LIUS Inhibits the Expression of a List of Inflammation-Related Cell Death Regulators, Potentially via Transcription Factors TP53-, and SRF-Mediated Pathways in Cancer Cells and Non-cancer Cells Respectively
As mentioned above, we observed that cell death regulatome is differentially regulated in cancer cells and non-cancer cells when exposed to LIUS treatment. In order to explain this observation, we hypothesized that LIUS may modulate the expression of cell death-related transcription factors in both cancer and non-cancer cell groups. We found that tumor suppressor gene TP53 (73) was upregulated by LIUS treatment in cancer cells; and that serum response factor (SRF) was upregulated by LIUS in non-cancer cells (Table 6). To determine whether LIUS-induced TP53 plays roles in regulating the cell death regulator genes modulated by LIUS, we examined the expression of cell death regulators in TP53 gene deficiency cell microarray datasets. As shown in Table 7, we found that a list of LIUS-downregulated cell death regulators such as CD47, protein kinase ataxia-telangiectasia mutated (ATM) (74), caspase-1 (CASP1) (71), CASP4, CD47, and BCL2 were upregulated in human TP53 knock-down (KD) mesenchymal stem cell datasets. These results suggest that LIUS has the potential to regulate cell death regulator expression in cancer cells partially via inducing tumor suppressor transcription factor TP53 as we reported previously (34). Moreover, we found that SRF deficient cardiomyocytes express higher levels of hepatocyte growth factor (HGF), which was attenuated by LIUS treatment in non-cancer cells. HGF plays a central role in metabolic disorders such as insulin resistance and in diabetes pathophysiology (75). Therefore, upregulation of SRF may serve as the suppressive mechanism underlying attenuation of HGF seen in LIUS treated non-cancer cells. Taken together, our results have demonstrated that modulation of transcription factors such as TP-53 and SRF-1 may play a role in altered cell death regulator gene expression seen in LIUS-treated cancer cells and non-cancer cells, respectively.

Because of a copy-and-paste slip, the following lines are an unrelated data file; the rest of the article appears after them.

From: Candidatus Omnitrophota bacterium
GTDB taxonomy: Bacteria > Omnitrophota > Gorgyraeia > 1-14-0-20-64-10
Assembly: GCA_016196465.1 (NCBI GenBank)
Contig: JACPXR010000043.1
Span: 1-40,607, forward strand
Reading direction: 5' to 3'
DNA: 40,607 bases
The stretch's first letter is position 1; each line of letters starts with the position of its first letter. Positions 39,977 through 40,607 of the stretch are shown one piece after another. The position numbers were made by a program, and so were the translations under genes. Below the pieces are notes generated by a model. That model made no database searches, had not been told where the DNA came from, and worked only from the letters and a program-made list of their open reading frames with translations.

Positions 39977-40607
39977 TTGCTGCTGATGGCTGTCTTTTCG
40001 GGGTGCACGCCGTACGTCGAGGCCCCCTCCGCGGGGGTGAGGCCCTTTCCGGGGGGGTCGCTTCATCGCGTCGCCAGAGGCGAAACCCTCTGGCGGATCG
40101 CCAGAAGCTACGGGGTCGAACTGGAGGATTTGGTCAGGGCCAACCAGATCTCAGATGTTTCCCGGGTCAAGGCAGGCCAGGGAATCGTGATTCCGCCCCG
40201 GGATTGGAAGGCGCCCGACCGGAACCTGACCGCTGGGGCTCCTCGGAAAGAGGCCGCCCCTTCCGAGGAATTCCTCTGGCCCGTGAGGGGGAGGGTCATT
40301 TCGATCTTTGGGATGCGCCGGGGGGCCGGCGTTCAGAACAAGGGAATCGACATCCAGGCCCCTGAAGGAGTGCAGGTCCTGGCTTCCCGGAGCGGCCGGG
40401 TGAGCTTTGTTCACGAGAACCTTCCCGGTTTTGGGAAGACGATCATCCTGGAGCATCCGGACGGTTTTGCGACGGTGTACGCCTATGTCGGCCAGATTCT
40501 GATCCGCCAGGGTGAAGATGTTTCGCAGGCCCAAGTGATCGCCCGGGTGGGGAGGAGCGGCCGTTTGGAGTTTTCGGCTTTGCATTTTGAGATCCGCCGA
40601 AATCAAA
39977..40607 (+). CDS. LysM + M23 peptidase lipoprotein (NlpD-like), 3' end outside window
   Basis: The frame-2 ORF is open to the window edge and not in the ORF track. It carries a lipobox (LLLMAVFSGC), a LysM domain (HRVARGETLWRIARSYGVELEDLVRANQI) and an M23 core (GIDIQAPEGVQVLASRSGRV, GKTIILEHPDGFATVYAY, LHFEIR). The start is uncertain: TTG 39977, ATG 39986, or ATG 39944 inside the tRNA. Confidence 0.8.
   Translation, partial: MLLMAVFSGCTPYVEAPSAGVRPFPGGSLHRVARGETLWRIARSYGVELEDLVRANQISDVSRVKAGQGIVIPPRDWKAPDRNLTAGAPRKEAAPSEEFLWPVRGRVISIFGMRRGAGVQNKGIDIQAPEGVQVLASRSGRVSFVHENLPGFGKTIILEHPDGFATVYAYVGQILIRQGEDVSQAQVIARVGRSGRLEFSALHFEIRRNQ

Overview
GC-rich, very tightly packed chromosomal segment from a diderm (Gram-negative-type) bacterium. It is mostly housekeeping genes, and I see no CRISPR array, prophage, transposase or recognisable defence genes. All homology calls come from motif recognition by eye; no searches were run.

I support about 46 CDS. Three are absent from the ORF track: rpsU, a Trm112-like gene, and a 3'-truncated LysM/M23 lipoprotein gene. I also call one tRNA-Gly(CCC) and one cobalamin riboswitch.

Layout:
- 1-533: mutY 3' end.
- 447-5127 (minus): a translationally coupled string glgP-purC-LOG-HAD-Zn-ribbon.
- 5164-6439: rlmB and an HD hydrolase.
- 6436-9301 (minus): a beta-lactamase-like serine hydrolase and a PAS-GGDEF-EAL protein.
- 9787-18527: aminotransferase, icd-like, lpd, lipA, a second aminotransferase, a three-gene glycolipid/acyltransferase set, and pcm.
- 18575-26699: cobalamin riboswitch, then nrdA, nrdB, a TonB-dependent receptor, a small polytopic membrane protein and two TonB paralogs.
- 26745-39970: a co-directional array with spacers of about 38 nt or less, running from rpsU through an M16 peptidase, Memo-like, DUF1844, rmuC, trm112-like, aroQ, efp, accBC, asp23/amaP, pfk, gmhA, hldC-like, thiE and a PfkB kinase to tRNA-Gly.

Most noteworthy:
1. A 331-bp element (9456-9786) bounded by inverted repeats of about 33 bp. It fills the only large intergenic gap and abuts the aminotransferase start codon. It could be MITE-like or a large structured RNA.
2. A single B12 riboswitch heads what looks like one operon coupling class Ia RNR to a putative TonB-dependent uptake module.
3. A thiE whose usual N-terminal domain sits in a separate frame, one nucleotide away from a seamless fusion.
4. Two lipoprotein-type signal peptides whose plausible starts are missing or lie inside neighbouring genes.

Table 7. LIUS modulate the expression of cell death regulators potentially via transcription factors TP53-, and SRF-, mediated pathways in cancer cells and non-cancer cells respectively (Increased or decreased fold changes which <1.5 was not indicated).
Thermal Effects and Osmotic Shear Stress Associated With LIUS May Promote Gene Expression Changes of the Cell Death Regulatome in Cancer Cells and Non-cancer Cells
It is well-accepted that the therapeutic applications of ultrasound depend on the propagation of ultrasound waves through tissues to produce biological effects (Figure 2). The biological effects of ultrasound are separated into thermal and non-thermal effects. The thermal effects of ultrasound that arise from the absorption of ultrasonic energy and creation of heat depend on ultrasound exposure parameters, tissue properties and beam configuration. Cavitation, acoustic radiation force, radiation torque, acoustic streaming, shock wave and shear stress are considered non-thermal effects of ultrasound (7) although there are some different opinions in classification of cavitation (7, 76, 77). LIUS is a form of ultrasound that delivered at a much lower intensity (<3 W/cm2) than high intensity focus ultrasound, and it has been considered as removed thermal component or minimal thermal effects due to its low intensity mode (78, 79). However, some publications have reported an increment of temperature by approximately 3 to 4°C after LIUS treatment (80), meaning that thermal effect is inevitable during LIUS treatment. We also examined the expressions of heat shock proteins in the three LIUS-treated microarrays and found that DNAJ (HSP40) heat shock protein (GAK) is upregulated (6.78-folds, p = 0.02) in one of the microarray datasets (human lymphoma, GSE10212) but is not significantly modulated in other two LIUS-treated microarray datasets. These results suggest that LIUS treatment induces the upregulation of heat shock protein gene and potential thermal stress; and that the differences in the expressions of GAK in three microarrays may be due to the potential differences of used LIUS methods and parameters as well as cell types (Table 1). We then hypothesized that thermal effects partially underlie the LIUS induced modulation of the cell death regulatome. To examine this hypothesis, we analyzed the microarray datasets conducted on cancer cells and non-cancer cells treated with mild hyperthermia (Table 1).